| Sergio Raul Abreu/wikicommons
SAN DIEGO - A federal magistrate judge has favored the plaintiff in a discovery dispute over false advertising claims involving two nutrition supplement companies.
Magistrate Judge Barbara Major of the U.S. District Court for the Southern District of California was asked to make recommendations in the dispute between plaintiff Nutrition Distribution and Pep Research, including principals Brian Reynders and Fred Reynders.
She was asked to adjudicate on claims by Nutrition Distribution that the defendants failed to comply with a March order compelling them to hand over largely third-party documents that they deleted, including social media posts and "spoilated financial information."
The plaintiff also asked that the defendants be held in contempt and penalized financially.
Major made the recommendations to U.S District Court Judge William Hayes, who is presiding over the underlying action,
The defendants argued that the motion should be ruled as "untimely" because the last production of documents happened in late March, while the motion was filed in June. They claimed it should have been filed within 30 day of the document production.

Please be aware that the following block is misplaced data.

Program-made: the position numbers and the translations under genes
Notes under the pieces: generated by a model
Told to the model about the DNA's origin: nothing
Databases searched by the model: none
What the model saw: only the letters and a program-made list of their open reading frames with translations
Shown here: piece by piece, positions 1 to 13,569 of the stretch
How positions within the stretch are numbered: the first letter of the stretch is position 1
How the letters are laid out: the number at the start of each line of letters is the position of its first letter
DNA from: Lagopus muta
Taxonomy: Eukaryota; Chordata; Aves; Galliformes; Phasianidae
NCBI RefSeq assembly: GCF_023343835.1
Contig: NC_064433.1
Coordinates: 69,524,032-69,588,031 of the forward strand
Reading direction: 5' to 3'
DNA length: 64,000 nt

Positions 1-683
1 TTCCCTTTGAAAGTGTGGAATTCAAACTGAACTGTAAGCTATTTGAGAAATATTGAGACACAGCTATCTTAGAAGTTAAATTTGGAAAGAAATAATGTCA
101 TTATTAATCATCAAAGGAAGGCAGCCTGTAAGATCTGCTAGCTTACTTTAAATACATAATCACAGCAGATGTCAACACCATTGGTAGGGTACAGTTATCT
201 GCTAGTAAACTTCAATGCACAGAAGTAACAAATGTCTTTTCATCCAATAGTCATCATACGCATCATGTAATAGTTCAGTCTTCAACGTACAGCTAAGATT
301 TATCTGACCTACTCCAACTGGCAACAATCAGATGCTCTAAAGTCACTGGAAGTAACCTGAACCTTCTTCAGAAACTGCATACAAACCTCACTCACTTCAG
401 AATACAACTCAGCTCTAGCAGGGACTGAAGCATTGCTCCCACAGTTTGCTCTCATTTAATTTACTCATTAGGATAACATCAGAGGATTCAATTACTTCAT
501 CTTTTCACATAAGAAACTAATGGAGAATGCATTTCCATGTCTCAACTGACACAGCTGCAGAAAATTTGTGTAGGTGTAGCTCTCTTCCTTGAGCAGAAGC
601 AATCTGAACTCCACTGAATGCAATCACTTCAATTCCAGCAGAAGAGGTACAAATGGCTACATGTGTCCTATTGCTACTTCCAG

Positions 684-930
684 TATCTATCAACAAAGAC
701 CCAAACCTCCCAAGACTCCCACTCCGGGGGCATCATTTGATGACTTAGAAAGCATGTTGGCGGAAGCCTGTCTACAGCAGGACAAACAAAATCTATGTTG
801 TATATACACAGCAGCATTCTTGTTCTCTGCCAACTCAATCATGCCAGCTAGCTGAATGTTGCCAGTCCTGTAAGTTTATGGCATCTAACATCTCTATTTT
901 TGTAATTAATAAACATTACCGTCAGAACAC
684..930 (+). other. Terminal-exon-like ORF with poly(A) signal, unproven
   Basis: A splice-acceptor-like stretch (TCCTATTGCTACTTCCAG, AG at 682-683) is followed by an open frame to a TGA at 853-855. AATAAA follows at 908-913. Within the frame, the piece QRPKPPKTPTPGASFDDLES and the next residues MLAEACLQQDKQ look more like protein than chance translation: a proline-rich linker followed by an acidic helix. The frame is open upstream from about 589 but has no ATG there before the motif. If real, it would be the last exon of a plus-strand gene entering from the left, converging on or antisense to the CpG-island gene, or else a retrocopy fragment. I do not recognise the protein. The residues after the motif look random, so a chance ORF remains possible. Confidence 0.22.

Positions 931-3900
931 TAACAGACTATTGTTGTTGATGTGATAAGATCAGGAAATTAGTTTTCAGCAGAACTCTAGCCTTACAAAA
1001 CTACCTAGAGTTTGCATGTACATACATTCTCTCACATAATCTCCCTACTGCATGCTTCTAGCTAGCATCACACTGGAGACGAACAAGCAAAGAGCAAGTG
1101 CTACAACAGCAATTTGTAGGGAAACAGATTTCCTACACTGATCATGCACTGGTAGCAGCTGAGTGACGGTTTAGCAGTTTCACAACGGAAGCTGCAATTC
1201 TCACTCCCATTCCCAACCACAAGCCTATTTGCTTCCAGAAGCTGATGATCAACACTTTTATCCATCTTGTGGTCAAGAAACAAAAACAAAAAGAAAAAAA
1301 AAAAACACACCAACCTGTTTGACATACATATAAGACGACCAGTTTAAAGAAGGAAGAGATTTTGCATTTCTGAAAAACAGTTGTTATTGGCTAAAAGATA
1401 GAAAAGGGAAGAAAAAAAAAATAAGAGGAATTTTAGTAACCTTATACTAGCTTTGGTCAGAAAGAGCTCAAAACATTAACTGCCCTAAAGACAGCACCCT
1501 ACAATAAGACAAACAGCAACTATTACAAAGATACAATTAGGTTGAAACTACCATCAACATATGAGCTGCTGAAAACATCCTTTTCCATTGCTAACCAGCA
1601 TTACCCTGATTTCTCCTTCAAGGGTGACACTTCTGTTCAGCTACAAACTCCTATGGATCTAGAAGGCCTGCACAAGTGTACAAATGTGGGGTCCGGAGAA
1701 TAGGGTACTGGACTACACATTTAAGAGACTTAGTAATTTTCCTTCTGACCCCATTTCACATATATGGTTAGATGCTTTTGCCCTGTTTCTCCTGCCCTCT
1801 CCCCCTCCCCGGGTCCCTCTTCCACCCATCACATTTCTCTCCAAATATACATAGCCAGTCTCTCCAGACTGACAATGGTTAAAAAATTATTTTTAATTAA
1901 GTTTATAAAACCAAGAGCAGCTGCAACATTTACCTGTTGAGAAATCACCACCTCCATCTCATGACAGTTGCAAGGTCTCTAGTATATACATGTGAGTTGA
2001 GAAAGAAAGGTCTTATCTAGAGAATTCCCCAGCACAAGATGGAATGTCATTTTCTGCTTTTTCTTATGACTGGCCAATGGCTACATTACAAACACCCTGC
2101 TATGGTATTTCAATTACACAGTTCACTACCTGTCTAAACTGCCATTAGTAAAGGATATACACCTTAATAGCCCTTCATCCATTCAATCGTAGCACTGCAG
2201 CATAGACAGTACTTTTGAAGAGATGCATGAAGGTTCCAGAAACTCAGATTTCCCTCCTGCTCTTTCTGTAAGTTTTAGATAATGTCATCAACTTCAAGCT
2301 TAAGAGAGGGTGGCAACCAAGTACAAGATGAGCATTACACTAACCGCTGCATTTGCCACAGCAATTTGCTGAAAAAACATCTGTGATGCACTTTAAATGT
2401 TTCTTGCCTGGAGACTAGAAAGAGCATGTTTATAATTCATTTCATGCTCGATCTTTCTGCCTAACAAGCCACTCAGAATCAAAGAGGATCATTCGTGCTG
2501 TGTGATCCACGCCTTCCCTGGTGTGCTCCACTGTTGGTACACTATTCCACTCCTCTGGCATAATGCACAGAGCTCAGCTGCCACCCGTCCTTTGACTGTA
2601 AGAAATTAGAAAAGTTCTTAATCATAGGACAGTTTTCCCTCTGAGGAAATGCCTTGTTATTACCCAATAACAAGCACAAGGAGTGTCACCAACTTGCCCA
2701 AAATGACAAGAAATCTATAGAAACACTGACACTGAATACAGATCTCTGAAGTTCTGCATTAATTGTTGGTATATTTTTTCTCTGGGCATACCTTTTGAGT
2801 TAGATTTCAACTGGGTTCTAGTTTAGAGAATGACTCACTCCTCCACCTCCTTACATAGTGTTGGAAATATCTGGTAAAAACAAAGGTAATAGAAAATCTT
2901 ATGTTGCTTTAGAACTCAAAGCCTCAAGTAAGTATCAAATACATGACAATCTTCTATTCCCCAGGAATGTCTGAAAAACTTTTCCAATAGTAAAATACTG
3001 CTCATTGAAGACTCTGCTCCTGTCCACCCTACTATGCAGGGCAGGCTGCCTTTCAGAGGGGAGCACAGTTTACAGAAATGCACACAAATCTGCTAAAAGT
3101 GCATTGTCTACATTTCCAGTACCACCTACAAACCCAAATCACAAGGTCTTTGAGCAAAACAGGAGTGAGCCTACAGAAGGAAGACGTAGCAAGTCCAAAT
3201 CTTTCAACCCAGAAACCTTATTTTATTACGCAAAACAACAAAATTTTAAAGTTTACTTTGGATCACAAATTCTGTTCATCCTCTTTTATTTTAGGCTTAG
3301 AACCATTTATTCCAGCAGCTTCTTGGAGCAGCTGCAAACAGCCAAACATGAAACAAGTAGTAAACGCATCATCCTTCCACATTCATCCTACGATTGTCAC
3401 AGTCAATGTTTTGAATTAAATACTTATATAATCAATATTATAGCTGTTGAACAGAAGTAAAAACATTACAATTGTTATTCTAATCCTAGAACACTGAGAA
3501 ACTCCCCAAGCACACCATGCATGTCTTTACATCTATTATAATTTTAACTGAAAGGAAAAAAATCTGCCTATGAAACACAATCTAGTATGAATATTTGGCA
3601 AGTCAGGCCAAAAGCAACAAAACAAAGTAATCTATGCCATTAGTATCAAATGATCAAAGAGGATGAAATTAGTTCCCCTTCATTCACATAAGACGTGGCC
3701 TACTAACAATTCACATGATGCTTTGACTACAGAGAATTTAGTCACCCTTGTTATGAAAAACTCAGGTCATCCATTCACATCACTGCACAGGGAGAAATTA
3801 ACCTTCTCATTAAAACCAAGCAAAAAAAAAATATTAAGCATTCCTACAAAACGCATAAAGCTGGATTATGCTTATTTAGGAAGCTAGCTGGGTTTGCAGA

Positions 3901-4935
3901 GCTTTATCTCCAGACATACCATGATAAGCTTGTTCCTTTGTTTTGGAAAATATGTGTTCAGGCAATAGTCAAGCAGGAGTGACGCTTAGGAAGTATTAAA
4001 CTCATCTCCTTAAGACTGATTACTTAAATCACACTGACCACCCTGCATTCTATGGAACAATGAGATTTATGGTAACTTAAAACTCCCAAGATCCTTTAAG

Major found the defendant "spoiled" social media posts, which may include false advertising, and should face monetary penalties. But she denied a request for "adverse inference instruction," in connection with holding financial information.
In the underlying case, which began in 2016, Nutrition Distribution sued its rival under the Lanham Act and later added the claim the company was in the violation of the Racketeer Influenced and Corrupt Organization (RICO) Act.
Nutrition Distribution develops and manufactures nutritional supplements. It markets its products through wholesalers and retailers in the United States and internationally.
The dispute centered on the sale of peptides, amino acid compounds, and related products that it claimed have nutritional value..
Nutrition Distribution accused its rival of misleading customers and selling illegal peptides, which would be covered by RICO.
According to Law 360, Judge Hayes, in late 2017, dismissed the RICO claims but found there was merit in the false advertising allegations.